The Savannah College of Art & Design has a key role in Hong Kong‘s aggressive play to become the arts capital of Asia.
With a campus opened in the Chinese city in 2010, the private Georgia-based institution is training future employees to fill jobs at opera houses, galleries and museums set to sprout there soon.
“SCAD’s graduates will definitely fill a gap in Hong Kong. This gap is really a dearth of arts professionals,” Anita Chan, director of Hong Kong’s economic office in New York, said during a visit to Atlanta.
The city’s most ambitious arts project is the $2.8 billion West Kowloon Cultural District. The 99-acre complex will house the M+ modern art museum, the Xiqu (Chinese opera) center and about 15 other venues when completed in 2016.
Ms. Chan described Hong Kong’s emergence as Asia’s arts and wine capital during a lively speech at the Commerce Club. Attendees burst into applause when she mentioned that Hong Kong had abolished its import duties on wine in 2008.
Hong Kong has become the No. 3 arts auction destination after London and New York, attracting the likes of Sotheby’s, Christie’s and the mainland’s China Guardian.
But the government is reaching deep into its coffers to support art at all levels, from new painters to seasoned fine arts groups.
Hong Kong spends $380 million annually on arts promotion programs, excluding the new infrastructure spending. About $40 million goes to performing arts groups, about $5 million of which helps fund overseas performances; still more goes to fund the Arts Development Council, a statutory organization that supports arts projects, small and medium-sized arts groups and art policy research.
The government has also launched a $3.8 million fund that provides 200 percent matching grants to encourage artists to raise private money to advance their projects. The grants apply to projects that attract funding of at least HK$1 million ($128,205), with 25 percent or more coming from non-government sources.
At the highest levels, Hong Kong knows it has to have a workforce with the right skills in order to maximize all this investment, so it’s spending further on education.
“Additional funding of HK$150 million ($19 million) will be allocated to strengthen the training of arts administrators with different levels of experience in the next five years, including internships, further studies and diversified professional training,” Hong Kong Chief Executive Chun-ying Leung said in his 2013 policy address in April.
As a private, foreign university, SCAD won’t be eligible for that funding, but it has tweaked its educational offerings in Hong Kong to meet demand for creative programs in the city and across Asia.
The campus started with a strong digital focus, offering 14 programs in specialties like animation, graphic design, motion media design and others.
“Two years later, we added seven additional degree programs, including programs focused on sequential art, painting, interior design and the fashion and luxury industry,” Grant Preisser, associate vice president for SCAD Hong Kong, told Global Atlanta by email. “We chose these new degree programs in response to feedback from students, research from within the market and connections to industry leaders in Hong Kong that indicated great demand in Asia.”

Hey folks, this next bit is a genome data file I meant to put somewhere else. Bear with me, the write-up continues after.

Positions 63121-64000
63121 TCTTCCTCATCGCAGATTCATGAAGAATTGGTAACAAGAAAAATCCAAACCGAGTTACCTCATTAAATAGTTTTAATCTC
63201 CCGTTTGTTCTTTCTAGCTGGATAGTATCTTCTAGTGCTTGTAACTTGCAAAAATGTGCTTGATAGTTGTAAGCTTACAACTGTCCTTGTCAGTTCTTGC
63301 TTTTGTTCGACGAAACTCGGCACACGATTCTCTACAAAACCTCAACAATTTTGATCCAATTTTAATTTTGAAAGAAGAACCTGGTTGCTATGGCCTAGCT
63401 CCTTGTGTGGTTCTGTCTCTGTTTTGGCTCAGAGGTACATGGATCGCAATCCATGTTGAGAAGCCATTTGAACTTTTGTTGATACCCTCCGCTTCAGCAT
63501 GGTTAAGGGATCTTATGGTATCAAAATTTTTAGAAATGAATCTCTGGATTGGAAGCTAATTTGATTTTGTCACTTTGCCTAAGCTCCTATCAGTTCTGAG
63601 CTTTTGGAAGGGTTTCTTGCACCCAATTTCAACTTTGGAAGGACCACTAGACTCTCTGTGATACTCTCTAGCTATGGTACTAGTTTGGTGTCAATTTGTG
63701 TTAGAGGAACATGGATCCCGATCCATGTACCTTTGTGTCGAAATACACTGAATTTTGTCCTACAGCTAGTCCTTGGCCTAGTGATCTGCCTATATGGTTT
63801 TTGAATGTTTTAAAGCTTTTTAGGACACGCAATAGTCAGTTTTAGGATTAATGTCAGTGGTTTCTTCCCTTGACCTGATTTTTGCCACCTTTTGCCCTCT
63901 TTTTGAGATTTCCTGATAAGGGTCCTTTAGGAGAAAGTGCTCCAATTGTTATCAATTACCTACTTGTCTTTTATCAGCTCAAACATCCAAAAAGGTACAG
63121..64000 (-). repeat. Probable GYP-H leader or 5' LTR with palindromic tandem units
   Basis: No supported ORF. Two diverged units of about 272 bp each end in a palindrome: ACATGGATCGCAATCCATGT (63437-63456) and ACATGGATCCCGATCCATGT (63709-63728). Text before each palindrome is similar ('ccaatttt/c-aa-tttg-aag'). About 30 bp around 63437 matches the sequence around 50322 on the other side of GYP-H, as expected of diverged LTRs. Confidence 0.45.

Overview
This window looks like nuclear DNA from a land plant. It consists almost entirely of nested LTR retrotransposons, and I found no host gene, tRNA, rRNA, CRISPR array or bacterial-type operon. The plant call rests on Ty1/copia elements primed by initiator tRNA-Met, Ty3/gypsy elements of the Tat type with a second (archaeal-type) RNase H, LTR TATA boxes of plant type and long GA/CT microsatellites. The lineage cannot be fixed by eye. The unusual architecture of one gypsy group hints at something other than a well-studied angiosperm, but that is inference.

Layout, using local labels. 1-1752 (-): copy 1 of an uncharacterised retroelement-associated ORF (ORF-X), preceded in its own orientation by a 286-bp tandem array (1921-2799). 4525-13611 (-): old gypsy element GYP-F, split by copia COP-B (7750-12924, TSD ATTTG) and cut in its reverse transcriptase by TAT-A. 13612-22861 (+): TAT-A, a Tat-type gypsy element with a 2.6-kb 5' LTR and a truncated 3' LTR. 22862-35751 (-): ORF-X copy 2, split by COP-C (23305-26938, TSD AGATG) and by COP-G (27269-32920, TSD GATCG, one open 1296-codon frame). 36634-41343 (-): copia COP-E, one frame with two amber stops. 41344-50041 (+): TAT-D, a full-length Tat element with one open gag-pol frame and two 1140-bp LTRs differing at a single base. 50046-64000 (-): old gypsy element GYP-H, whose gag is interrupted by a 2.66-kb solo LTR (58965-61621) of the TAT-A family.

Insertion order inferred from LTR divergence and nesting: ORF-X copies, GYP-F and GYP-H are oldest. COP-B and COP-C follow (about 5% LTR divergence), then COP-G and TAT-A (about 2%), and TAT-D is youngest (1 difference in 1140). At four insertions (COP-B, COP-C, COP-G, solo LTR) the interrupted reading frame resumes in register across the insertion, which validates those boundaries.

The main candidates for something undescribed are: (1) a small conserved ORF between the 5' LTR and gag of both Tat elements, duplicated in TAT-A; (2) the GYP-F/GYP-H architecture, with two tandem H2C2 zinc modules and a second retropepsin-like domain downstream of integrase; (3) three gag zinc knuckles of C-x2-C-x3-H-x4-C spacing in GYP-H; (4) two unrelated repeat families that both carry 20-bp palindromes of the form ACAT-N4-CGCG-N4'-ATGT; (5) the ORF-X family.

Recruiting from all over the region, SCAD has had no problem filling its seats with quality students, Mr. Preisser said.
“Hong Kong is really an untapped reservoir of creative talent. The students we enroll are eager for SCAD’s style of teaching, discourse and discussion, and the way they develop both as creatives and as professionals is a true reward,” he said.
Being part of a global network has helped too. SCAD has campuses in Lacoste, France; Savannah and Atlanta, and students can transfer among them without losing credits. Many students have started their academic careers at one location, only to move as they desired more international experience.
SCAD entered Hong Kong after being selected out of 100 applicants to restore the historic North Kowloon Magistracy Building, a former courthouse now home to the campus.
Before the opening, SCAD received more than 1,000 applications from 18 countries as wide-ranging as Belarus, Zambia, France, Japan and Canada. Only 141 students were selected, 60 percent of them Hong Kong residents. This year, 510 students are enrolled at SCAD Hong Kong, including the first cohort that will have started and finished their degrees at the campus.
SCAD was by far the only topic addressed by Ms. Chan, director of Hong Kong’s New York office, during her speech in Atlanta.
She noted the strong economic ties between Georgia and the Chinese administrative region, especially on food products.
Hong Kong bought $3.4 billion in U.S. agricultural products in 2012. Exports of pecans, a key Georgia crop, were up 64 percent, and Georgia wine exports to Hong Kong skyrocketed from $16,000 in 2010 to about $817,000 in 2012.
“You have what we like, and we seem to have an insatiable appetite for more from you,” Ms. Chan said.
While many of Hong Kong’s imports are re-exported to the mainland, that statistic doesn’t hold true for wine. Hong Kong has the highest per capita wine consumption in Asia, and about 78 percent of its imported wine was consumed locally.
That’s partially because the mainland is now coming to Hong Kong. With a population of more than 7 million, Hong Kong hosted 48 million tourists last year, about 35 million of them from China.
Ms. Chan also presided over the Atlanta Dragonboat Festival, an annual event sponsored by the Hong Kong office that draws thousands of participants and spectators to Lake Lanier in North Georgia.
See the Georgia Department of Economic Development‘s Hong Kong connection fact sheet to learn more about the state’s business connections there.
Click here to see Global Atlanta’s announcement of the SCAD-Hong Kong campus in 2009.
For more information, visit www.scad.edu/locations/hong-kong.